Twice a week I post a quote from saints from the Episcopal Calendar of Saints that week. They are to be meditative and mindful, playful and thought inducing. I hope they are helpful in your spiritual journeys.
John Wyclif (1330 - 1384)
Translator and Reformer
John Wyclif (also spelled Wycliffe, Wycliff, Wicliffe, or Wiclif) was born in Yorkshire around 1330, and was educated at Oxford, becoming a doctor of divinity in 1372.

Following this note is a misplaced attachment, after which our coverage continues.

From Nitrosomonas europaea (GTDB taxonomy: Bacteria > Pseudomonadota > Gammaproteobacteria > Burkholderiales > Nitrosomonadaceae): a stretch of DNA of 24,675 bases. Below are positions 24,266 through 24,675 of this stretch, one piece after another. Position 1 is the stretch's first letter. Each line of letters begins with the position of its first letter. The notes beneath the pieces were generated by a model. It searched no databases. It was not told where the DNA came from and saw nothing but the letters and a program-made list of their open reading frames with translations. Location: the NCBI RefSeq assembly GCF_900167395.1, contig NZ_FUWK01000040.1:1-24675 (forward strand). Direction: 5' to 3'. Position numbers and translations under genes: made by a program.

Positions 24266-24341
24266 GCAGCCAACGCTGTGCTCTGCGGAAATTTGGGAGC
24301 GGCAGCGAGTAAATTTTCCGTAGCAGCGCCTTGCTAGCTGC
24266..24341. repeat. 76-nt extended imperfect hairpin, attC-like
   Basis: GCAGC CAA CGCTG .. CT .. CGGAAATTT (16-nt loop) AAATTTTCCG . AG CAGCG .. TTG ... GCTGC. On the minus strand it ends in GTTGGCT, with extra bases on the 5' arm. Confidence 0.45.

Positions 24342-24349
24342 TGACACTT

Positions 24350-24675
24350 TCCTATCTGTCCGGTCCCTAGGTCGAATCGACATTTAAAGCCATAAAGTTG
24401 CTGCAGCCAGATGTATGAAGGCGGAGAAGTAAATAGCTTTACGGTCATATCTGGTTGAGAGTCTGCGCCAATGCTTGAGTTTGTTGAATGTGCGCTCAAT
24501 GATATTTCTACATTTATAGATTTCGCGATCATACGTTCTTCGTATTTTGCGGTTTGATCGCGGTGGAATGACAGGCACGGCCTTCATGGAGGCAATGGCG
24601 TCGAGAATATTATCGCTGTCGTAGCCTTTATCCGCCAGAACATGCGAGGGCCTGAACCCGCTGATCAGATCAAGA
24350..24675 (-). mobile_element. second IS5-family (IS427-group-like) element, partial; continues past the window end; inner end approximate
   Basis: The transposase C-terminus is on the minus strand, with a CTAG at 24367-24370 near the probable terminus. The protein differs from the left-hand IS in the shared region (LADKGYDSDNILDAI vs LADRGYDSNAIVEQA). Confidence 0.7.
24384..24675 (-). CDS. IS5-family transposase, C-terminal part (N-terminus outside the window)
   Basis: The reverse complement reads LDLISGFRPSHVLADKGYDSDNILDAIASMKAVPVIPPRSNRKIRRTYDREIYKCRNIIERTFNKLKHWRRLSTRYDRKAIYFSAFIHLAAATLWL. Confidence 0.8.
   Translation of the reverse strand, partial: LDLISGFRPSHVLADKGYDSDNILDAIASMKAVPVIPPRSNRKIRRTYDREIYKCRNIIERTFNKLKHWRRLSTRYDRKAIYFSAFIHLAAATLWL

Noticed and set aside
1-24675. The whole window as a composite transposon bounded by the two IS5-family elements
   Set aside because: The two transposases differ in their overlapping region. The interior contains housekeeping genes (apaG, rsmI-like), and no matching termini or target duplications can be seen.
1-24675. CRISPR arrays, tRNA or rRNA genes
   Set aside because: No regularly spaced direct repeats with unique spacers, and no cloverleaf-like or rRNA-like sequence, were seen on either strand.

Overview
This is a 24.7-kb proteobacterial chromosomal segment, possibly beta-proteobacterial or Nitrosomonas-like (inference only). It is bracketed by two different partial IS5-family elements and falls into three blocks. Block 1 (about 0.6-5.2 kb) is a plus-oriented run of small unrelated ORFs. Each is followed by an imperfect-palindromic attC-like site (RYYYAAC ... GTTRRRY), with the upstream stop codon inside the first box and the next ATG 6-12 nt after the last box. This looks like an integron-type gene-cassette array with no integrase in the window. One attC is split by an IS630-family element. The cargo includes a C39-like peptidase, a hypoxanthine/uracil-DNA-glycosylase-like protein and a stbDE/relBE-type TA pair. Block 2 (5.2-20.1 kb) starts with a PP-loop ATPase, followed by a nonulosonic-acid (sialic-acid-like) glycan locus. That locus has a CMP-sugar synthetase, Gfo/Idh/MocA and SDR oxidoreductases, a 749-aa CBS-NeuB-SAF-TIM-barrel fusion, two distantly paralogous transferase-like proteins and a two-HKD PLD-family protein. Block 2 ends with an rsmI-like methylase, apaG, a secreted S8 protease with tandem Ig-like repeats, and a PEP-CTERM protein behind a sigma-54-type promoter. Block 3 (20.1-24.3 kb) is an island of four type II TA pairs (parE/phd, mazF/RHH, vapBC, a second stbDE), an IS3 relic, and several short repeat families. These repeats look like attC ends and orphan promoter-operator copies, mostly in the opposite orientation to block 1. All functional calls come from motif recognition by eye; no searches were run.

In 1374, King Edward III appointed him rector of Lutterworth, and later made him part of a deputation to meet at Brussels with a papal deputation to negotiate difference between King and Pope. About this time Wyclif began to argue for "dominion founded on grace." By "dominion" he meant both the right to exercise authority in church or state and the right to own property. He maintained that these rights were given to men directly from God, and that they were not given or continued apart from sanctifying grace. Thus, a man in a state of mortal sin could not lawfully function as an official of church or state, nor could he lawfully own property. He argued that the Church had fallen into sin and that it ought therefore to give up all its property and that the clergy should live in complete poverty. This disendowment was to be carried out by the king. Later generations saw him as a precursor of the Protestant Reformation of the 1500's, but his direct influence on the beginnings of that movement appear to be surprisingly slight. (Only John Hus seems to have read any of his work.)